RIA Washington Watch

A flurry of activity as policymakers head into the winter months

This report is current as of November 9, 2021.

Weeks of negotiations on Capitol Hill culminated with the early November release of a slimmed-down "Build Back Better Act," a $1.75 trillion economic package that focuses on climate change and social programs. The proposal, coupled with a bipartisan infrastructure spending package that was approved by Congress November 6, forms the heart of President Joe Biden's domestic agenda.

For investors and advisors, however, the big news is what's not in the bill: Many of the proposed tax increases that would have affected income, capital gains and estates were dropped from the bill. If the bill passes, most individuals will see no tax increases at all.

The revised package is about half the size of the $3.5 trillion proposal put forward in the House in September. That bill proposed a raft of tax increases on corporations and wealthy individuals, including a hike in the top individual income tax rate, increased taxes on capital gains and dividends for wealthier filers and a reduction in the amount of inherited assets exempt from the estate tax. But moderate Democrats in the Senate balked at the tax increases on individuals, producing a weeks-long stalemate as progressives and moderates haggled over the details of a compromise.

Both the House and the Senate still have to pass the revised proposal, so more changes could be coming.

The bill includes funding for expanded health care coverage, affordable housing, universal pre-kindergarten and other child-care programs, expanded Medicare benefits to cover hearing, and climate change and green energy provisions. But the compromise required eliminating a number of proposals that were priorities for the president and progressives on Capitol Hill, including Medicare coverage for dental and vision, free community college, a national paid family and medical leave program, and reduced prescription drug prices. Some of those provisions could be added back into the bill as the debate moves forward.

The revised legislation would be paid for by establishing a new 15% minimum tax for corporations, a tax on stock buybacks, investments in the IRS to boost enforcement, and a new surtax on the wealthiest taxpayers, among other provisions. The bill would levy a 5% surtax on individuals with adjusted gross income over $10 million, with an additional 3% tax on income above $25 million. 

But the compromise leaves a raft of tax proposal on the cutting room floor. The original $3.5 trillion bill proposed in the House would have increased the corporate tax rate and returned the top individual income tax rate to 39.6% That bill also proposed lowering the amount of assets exempt from the estate tax from $11.7 million to roughly $6 million and creating a new top tax rate of 25% (28.8% when adding in the Net Investment Income Tax that is already on the books) for capital gains and dividend income for filers with more than $400,000 in earnings. Each of those proposals was discarded in the November compromise bill.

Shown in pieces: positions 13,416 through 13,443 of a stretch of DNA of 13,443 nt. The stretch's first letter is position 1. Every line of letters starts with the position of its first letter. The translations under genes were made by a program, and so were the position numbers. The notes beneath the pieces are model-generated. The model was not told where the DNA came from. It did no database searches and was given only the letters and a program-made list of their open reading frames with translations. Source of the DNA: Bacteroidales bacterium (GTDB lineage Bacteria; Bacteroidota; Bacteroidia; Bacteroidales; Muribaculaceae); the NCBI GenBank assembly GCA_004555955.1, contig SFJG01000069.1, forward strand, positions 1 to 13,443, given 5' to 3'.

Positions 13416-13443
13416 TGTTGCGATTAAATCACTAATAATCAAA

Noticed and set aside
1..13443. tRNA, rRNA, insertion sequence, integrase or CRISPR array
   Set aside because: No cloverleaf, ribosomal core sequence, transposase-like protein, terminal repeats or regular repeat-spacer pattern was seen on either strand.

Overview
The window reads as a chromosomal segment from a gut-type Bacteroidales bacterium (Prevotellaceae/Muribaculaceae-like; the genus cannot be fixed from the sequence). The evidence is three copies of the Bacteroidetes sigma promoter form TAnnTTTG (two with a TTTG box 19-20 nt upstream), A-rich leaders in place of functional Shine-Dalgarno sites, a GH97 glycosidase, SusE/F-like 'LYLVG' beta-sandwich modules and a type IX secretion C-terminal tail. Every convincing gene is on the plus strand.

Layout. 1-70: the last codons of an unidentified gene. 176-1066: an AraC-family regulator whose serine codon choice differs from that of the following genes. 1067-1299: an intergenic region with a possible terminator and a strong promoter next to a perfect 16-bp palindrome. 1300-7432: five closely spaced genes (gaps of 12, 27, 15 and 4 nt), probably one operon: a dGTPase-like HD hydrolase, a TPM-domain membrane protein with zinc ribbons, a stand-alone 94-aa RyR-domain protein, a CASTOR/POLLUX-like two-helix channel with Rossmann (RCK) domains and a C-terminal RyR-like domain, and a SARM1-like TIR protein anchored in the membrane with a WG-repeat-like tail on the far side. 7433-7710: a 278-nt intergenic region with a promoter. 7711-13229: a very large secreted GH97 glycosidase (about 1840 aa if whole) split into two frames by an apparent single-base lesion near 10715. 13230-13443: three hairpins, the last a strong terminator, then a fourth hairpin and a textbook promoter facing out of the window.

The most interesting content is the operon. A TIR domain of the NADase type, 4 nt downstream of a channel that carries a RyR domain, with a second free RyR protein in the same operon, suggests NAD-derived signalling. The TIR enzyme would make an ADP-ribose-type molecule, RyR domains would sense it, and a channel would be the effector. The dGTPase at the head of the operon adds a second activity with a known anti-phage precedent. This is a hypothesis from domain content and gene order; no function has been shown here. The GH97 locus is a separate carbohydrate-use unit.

Several retirement savings proposals were initially dropped from the legislation but have been added back in to the current version. The bill would require any individual who earns more than $400,000 and has an aggregate of more than $10 million in retirement accounts (including employer-sponsored plans, IRAs, and Roth accounts) to take required minimum distributions, regardless of age, of 50% of the amount above $10 million. Retirement savings amounts above $20 million would have even more stringent distribution requirements. The bill also prohibits contributions to a Roth or traditional IRA if the total value of the individual's IRA and defined contribution plan assets exceed $10 million and if the individual's income exceeds $400,000. Those provisions would take not take effect until 2029, giving advisors plenty of time to work with clients to address their situation.

The bill would also prohibit "back door" Roth conversions beginning in 2022 for wealthier filers. And it would prohibit all Roth conversions for filers with more than $400,000 in income beginning in 2032. Nothing in the bill is final, however, so all of the retirement provisions could be changed or dropped as the bill progresses through first the House and then the Senate over the next several weeks.

One other notable issue involves the state and local tax deduction (known as the "SALT" deduction). In 2017, the deduction was capped at $10,000, disproportionately impacting residents of high-tax states, including California, Connecticut, Illinois, Massachusetts, New Jersey and New York. Lawmakers from those states have been pushing for months to increase the cap. In early November, a deal was struck in the House of Representatives to increase the cap to $80,000 beginning in 2022 and running through 2030. The Senate could still alter that number, but changes to the SALT deduction look likely to be included in a final package.

For investors, advisor and financial planners, though, the dropping of most of the individual tax increase proposals represent a dramatic change of direction that should make the end of 2021 and the 2022 tax year much easier to navigate.